# Hennessy–Milner logic

In computer science, Hennessy–Milner logic (HML) is a dynamic logic used to specify properties of a labeled transition system (LTS), a structure similar to an automaton. It was introduced in 1980 by Matthew Hennessy and Robin Milner in their paper "On observing nondeterminism and concurrency"[1] (ICALP).

Another variant of the HML involves the use of recursion to extend the expressibility of the logic, and is commonly referred to as 'Hennessy-Milner Logic with recursion'.[2] Recursion is enabled with the use of maximum and minimum fixed points.

## Syntax

A formula is defined by the following BNF grammar for Act some set of actions:

${\displaystyle \Phi ::={\textit {tt}}\,\,\,|\,\,\,{\textit {ff}}\,\,\,|\,\,\,\Phi _{1}\land \Phi _{2}\,\,\,|\,\,\,\Phi _{1}\lor \Phi _{2}\,\,\,|\,\,\,[Act]\Phi \,\,\,|\,\,\,\langle Act\rangle \Phi }$

That is, a formula can be

constant truth ${\displaystyle {\textit {tt}}}$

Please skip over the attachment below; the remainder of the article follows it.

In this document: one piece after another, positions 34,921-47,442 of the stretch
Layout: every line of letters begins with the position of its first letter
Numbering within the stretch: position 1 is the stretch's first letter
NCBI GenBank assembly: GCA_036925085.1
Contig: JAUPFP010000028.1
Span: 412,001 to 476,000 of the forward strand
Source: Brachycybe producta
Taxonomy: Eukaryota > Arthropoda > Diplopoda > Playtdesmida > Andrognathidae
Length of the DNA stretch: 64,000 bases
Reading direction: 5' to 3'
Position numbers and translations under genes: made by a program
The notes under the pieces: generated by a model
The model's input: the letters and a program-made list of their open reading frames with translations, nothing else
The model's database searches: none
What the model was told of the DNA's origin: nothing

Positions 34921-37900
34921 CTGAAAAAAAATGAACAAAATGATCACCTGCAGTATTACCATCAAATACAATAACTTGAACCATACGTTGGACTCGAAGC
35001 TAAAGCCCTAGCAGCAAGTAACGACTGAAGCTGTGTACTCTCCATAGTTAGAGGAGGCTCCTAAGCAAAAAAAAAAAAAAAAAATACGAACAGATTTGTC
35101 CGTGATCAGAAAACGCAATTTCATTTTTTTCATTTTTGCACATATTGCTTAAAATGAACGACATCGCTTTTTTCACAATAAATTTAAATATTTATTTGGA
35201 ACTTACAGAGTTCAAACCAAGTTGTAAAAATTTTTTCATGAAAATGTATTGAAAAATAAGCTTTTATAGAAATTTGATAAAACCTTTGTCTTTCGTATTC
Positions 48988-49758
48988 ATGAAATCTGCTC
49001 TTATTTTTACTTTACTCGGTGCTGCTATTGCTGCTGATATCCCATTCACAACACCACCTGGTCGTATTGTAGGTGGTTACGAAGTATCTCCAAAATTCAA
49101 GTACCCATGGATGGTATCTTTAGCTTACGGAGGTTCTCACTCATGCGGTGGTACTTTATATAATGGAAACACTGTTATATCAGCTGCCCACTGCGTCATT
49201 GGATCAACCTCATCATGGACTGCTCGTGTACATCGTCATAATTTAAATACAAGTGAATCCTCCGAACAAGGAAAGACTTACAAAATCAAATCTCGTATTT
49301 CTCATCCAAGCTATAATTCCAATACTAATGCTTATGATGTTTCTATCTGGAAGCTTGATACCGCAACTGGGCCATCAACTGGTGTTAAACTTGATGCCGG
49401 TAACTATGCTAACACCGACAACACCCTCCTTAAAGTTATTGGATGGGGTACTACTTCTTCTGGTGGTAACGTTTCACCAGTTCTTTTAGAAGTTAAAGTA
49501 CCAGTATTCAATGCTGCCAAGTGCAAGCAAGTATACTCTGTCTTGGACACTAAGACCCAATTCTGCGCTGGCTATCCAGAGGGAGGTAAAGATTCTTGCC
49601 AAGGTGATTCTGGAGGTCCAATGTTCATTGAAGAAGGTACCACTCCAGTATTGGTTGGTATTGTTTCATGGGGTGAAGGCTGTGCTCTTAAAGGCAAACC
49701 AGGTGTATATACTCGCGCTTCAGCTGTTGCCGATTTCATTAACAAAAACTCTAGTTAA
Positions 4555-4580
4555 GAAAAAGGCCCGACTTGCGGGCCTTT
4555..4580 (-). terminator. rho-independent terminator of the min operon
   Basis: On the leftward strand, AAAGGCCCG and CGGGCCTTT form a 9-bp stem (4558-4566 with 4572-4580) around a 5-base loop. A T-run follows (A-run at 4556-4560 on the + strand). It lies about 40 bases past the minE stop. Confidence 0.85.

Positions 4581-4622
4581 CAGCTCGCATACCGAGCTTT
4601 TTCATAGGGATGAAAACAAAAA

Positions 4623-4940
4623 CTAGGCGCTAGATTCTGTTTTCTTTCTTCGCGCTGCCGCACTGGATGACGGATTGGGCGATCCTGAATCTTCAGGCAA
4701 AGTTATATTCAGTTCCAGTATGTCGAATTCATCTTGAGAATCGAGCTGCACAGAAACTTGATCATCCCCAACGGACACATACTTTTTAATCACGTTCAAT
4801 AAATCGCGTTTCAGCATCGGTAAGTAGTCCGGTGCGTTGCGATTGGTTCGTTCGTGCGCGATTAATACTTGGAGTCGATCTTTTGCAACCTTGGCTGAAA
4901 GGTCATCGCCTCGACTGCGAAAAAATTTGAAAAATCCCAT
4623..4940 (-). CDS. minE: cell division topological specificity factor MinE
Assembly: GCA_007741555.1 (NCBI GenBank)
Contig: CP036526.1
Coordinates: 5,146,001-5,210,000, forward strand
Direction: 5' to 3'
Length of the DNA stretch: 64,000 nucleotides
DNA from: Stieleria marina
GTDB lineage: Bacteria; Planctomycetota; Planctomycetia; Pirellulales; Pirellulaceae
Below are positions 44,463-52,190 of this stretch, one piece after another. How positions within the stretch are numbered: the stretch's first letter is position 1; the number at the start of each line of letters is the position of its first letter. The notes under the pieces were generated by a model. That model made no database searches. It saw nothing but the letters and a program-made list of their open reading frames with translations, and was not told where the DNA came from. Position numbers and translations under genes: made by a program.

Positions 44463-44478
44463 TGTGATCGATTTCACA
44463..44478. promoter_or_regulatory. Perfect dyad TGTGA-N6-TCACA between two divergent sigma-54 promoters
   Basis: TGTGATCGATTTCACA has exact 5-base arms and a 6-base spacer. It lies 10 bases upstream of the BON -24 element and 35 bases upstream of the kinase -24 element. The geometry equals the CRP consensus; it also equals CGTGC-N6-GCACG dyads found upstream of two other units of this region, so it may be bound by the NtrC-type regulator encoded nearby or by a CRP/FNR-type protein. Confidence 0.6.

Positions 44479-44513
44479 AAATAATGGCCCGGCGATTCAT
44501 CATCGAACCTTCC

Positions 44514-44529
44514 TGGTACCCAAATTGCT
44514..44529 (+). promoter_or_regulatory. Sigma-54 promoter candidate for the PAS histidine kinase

always true
constant false ${\displaystyle {\textit {ff}}}$
always false
formula conjunction
formula disjunction
${\displaystyle \scriptstyle {[Act]\Phi }}$ formula
for all Act-derivatives, Φ must hold
${\displaystyle \scriptstyle {\langle Act\rangle \Phi }}$ formula
for some Act-derivative, Φ must hold

## Formal semantics

Let ${\displaystyle L=(S,{\mathsf {Act}},\rightarrow )}$ be a labeled transition system, and let ${\displaystyle {\mathsf {HML}}}$ be the set of HML formulae. The satisfiability relation ${\displaystyle {}\models {}\subseteq (S\times {\mathsf {HML}})}$ relates states of the LTS to the formulae they satisfy, and is defined as the smallest relation such that, for all states ${\displaystyle s\in S}$ and formulae ${\displaystyle \phi ,\phi _{1},\phi _{2}\in {\mathsf {HML}}}$,

• ${\displaystyle s\models {\textit {tt}}}$,
• if there exists a state ${\displaystyle s'\in S}$ such that ${\displaystyle s{\xrightarrow {a}}s'}$ and ${\displaystyle s'\models \phi }$, then ${\displaystyle s\models \langle a\rangle \phi }$,
• if for all ${\displaystyle s'\in S}$ such that ${\displaystyle s{\xrightarrow {a}}s'}$ it holds that ${\displaystyle s'\models \phi }$, then ${\displaystyle s\models [a]\phi }$,
• if ${\displaystyle s\models \phi _{1}}$, then ${\displaystyle s\models \phi _{1}\lor \phi _{2}}$,
• if ${\displaystyle s\models \phi _{2}}$, then ${\displaystyle s\models \phi _{1}\lor \phi _{2}}$,
• if ${\displaystyle s\models \phi _{1}}$ and ${\displaystyle s\models \phi _{2}}$, then ${\displaystyle s\models \phi _{1}\land \phi _{2}}$.